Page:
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Venezuela Opposition Submits 1.85M Signatures in Recall Effort

  • VOA News

A man signs a petition to initiate a recall referendum against Venezuela's President Nicolas Maduro in Caracas, April 27, 2016.

A man signs a petition to initiate a recall referendum against Venezuela's President Nicolas Maduro in Caracas, April 27, 2016.

Venezuela's opposition says it has delivered a petition to election authorities calling for a nationwide referendum to remove President Nicolas Maduro from office.

The opposition Democratic Unity Roundtable said Monday it has collected 1.85 million signatures, more than nine times the number needed to launch the referendum process.

The party blames Maduro's policies for food and medicine shortages, soaring inflation and increasingly frequent power cuts.

The National Electoral Board must now validate the signatures. Then the opposition can try to collect the signatures of 20 percent of the electorate - around 4 million people - before a referendum can be held.

A recent poll found that two-thirds of Venezuelans want Maduro to leave office.

The opposition is seeking to hold a recall referendum by the end of the year which, if successful, would trigger a new election. They accuse the Maduro administration of trying to stall any potential vote until 2017, when a successful recall vote would transfer power to the vice president.

On Sunday, Venezuela pushed its clocks forward a half-hour in an attempt to deal with the country's chronic shortage of electricity.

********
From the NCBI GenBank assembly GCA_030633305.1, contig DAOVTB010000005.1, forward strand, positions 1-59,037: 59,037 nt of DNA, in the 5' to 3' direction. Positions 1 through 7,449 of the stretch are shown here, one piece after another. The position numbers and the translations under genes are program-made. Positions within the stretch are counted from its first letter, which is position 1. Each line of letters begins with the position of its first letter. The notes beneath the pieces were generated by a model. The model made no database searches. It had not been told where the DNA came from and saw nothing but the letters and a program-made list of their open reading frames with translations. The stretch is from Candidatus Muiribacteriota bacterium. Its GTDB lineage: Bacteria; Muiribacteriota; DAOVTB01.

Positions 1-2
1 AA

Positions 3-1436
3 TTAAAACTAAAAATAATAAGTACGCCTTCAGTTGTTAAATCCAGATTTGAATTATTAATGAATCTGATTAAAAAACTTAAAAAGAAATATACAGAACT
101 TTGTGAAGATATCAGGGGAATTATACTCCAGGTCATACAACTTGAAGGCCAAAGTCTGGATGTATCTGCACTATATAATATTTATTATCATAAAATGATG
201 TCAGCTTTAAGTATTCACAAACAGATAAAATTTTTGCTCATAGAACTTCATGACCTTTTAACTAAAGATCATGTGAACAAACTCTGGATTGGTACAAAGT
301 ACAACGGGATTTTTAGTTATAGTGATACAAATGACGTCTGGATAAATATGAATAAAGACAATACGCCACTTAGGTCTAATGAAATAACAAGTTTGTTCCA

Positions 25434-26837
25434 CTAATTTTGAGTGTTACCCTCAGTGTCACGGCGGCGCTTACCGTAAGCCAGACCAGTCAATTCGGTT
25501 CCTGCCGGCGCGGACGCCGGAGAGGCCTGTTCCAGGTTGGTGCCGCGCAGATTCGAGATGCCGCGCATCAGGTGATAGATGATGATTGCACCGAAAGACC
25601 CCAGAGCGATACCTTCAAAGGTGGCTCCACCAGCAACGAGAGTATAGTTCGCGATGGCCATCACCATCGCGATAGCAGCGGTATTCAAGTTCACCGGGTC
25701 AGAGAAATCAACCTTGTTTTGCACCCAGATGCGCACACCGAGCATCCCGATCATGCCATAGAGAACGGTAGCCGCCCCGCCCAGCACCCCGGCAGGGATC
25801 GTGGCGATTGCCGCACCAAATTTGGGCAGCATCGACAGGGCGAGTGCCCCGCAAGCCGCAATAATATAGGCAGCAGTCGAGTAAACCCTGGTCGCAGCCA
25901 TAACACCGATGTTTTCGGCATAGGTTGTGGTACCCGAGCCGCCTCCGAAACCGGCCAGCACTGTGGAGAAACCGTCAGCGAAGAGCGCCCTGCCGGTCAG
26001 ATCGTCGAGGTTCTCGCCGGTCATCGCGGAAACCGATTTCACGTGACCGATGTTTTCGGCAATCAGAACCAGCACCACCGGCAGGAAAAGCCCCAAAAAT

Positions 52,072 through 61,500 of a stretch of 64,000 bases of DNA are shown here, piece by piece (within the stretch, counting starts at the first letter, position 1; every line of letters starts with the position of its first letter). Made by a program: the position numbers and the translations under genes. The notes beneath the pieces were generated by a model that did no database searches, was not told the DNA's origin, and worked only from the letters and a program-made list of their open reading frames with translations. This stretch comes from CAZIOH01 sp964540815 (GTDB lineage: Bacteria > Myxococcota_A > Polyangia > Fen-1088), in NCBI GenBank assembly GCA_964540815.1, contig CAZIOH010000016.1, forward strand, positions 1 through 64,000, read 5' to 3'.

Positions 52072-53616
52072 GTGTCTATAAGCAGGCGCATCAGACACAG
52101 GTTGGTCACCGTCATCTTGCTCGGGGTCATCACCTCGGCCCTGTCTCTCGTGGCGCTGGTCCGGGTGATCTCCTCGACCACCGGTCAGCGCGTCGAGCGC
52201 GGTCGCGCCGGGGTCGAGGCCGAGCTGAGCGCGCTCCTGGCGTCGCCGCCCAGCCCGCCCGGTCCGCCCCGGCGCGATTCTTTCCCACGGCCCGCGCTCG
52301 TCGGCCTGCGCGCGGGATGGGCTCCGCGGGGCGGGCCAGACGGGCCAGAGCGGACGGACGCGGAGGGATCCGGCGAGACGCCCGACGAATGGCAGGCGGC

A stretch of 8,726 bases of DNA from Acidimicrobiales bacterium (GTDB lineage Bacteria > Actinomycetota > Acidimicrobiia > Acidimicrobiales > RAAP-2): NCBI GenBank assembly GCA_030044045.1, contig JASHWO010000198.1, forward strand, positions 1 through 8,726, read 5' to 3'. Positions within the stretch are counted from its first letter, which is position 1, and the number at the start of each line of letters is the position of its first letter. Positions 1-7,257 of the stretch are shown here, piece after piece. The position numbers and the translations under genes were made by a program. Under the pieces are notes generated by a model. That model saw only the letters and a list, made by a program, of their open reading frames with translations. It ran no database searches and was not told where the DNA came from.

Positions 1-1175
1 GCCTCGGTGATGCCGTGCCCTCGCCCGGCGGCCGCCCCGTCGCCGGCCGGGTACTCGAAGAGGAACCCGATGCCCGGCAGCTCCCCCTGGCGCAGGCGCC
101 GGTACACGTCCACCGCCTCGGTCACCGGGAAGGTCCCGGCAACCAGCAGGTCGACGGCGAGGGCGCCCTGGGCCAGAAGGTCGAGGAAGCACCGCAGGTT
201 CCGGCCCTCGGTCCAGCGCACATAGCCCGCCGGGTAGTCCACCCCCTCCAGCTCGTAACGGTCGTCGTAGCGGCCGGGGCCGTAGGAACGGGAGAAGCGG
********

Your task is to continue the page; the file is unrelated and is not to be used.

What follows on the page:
Jorge Arreaza, Venezuela's science and technology minister, said the change will reduce the nighttime use of lighting and air conditioning.

The government has initiated a packet of changes designed to save electricity, including rolling blackouts, a two-day public sector work week, and schools closed on Fridays.

FILE - Venezuela's President Nicolas Maduro speaks during a meeting at Miraflores Palace, in Caracas, in this handout picture provided by Miraflores Palace, Feb. 17, 2016.

FILE - Venezuela's President Nicolas Maduro speaks during a meeting at Miraflores Palace, in Caracas, in this handout picture provided by Miraflores Palace, Feb. 17, 2016.

Maduro, who was elected in 2013 in a close vote, blames the power shortage on this year's massive drought, which reduced the reservoirs at Venezuela's hydroelectric dams. The opposition says the administration's mismanagement is to blame for the power cuts as well as the country's economic downturn.

The oil-rich country once was awash in money, but oil prices have fallen and so have the fortunes of Venezuela.

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